Thursday, June 14, 2012

It's all (culturally) relative

Last week I put up a post regarding a study on sexism levels in men whose wives stay at home.  I argued that due to the diversity of that group of men, and the variety of reasons a woman might stay home, this study was essentially meaningless.

Another issue came up in the comments section that I wanted to touch on: cultural relevance of data.

Most studies that get press here in the US are from the US, performed on American subjects.  This is sketchy business.

In the study about stay at home moms, mothers who worked part time were lumped in with the stay at home mothers.  Interestingly, in the Netherlands, this would actually be 90% of the women.  Does that mean that nearly every Dutch man married to a woman is more likely to be sexist?  Or does it mean that part time work has different value in different cultures?

I took a look around for some other examples, and found that in China, many women see working as part of a new found freedom.  At a conference I attended a few months ago, I talked to a man from Shanghai who mentioned that his wife went back to work because she couldn't have handled trying to fight off the two grandmother's, both of whom wanted to watch the child.  Due to the one child policy, this was the only chance they would get to have a grandbaby.  In many ways, it was actually the hierarchical/patriarchal culture there that pushed his wife to go back to work, as opposed to having her stay home.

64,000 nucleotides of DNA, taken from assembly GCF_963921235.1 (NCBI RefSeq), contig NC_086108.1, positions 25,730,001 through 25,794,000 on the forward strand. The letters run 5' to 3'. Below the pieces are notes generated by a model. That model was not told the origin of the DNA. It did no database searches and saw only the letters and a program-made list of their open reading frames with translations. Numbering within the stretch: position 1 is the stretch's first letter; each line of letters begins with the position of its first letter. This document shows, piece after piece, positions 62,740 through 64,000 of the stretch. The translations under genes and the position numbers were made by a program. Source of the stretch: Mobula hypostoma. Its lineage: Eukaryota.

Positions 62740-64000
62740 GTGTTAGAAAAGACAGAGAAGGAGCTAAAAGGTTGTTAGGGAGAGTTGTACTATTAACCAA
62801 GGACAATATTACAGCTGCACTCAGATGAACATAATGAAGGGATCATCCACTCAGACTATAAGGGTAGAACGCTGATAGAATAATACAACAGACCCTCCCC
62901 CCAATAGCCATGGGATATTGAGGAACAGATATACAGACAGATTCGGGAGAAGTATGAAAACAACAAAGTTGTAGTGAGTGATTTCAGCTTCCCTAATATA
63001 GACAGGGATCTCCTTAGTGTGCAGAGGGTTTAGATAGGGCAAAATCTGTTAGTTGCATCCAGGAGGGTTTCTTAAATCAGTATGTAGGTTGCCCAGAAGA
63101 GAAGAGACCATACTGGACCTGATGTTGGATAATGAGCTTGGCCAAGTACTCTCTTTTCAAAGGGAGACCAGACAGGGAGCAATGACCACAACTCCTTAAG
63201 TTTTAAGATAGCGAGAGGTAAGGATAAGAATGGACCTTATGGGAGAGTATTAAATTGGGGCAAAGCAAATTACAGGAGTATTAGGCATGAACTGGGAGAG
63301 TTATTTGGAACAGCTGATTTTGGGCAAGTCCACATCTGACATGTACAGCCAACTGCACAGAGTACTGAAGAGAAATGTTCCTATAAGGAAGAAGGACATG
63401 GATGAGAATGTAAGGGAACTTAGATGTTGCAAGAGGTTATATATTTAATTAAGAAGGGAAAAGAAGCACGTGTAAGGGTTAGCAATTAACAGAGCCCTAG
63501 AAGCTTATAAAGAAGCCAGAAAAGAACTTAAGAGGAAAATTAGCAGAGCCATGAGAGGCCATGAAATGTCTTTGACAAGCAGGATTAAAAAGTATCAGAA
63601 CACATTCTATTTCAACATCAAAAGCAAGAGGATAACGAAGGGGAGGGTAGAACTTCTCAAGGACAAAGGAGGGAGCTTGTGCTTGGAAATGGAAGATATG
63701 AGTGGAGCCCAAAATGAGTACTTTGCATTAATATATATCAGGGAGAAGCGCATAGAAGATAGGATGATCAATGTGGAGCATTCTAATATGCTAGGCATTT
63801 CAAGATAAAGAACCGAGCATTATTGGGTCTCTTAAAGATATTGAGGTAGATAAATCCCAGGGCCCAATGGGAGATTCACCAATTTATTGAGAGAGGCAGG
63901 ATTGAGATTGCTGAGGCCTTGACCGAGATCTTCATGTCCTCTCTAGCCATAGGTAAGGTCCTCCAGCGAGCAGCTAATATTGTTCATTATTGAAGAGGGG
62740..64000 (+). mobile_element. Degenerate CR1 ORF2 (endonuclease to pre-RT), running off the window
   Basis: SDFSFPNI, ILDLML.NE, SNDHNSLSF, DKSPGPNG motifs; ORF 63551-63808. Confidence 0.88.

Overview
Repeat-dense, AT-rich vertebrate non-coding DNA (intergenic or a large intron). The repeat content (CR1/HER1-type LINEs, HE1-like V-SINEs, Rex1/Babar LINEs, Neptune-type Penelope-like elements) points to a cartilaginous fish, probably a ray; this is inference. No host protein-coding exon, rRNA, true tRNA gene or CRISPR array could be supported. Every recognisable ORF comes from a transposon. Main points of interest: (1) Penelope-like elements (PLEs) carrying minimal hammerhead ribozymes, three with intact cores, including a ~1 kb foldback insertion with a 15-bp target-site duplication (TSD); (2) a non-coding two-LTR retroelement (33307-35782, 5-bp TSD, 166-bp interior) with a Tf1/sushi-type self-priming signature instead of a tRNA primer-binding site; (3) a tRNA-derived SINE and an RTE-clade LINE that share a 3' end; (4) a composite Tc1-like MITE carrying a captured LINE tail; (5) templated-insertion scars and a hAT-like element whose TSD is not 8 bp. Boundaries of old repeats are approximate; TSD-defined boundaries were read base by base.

As the world continues to flatten out, and as America continues to welcome new immigrants, we must be conscious of who studies are actually looking at and how generalizable the results are.  In the sexism study, even the authors admitted their findings were meant to be a commentary on the US only....but it should raise some questions that they seemed to be chasing after a structure that doesn't exist in some very liberal countries.

Something to consider, depending on the goal of the study.

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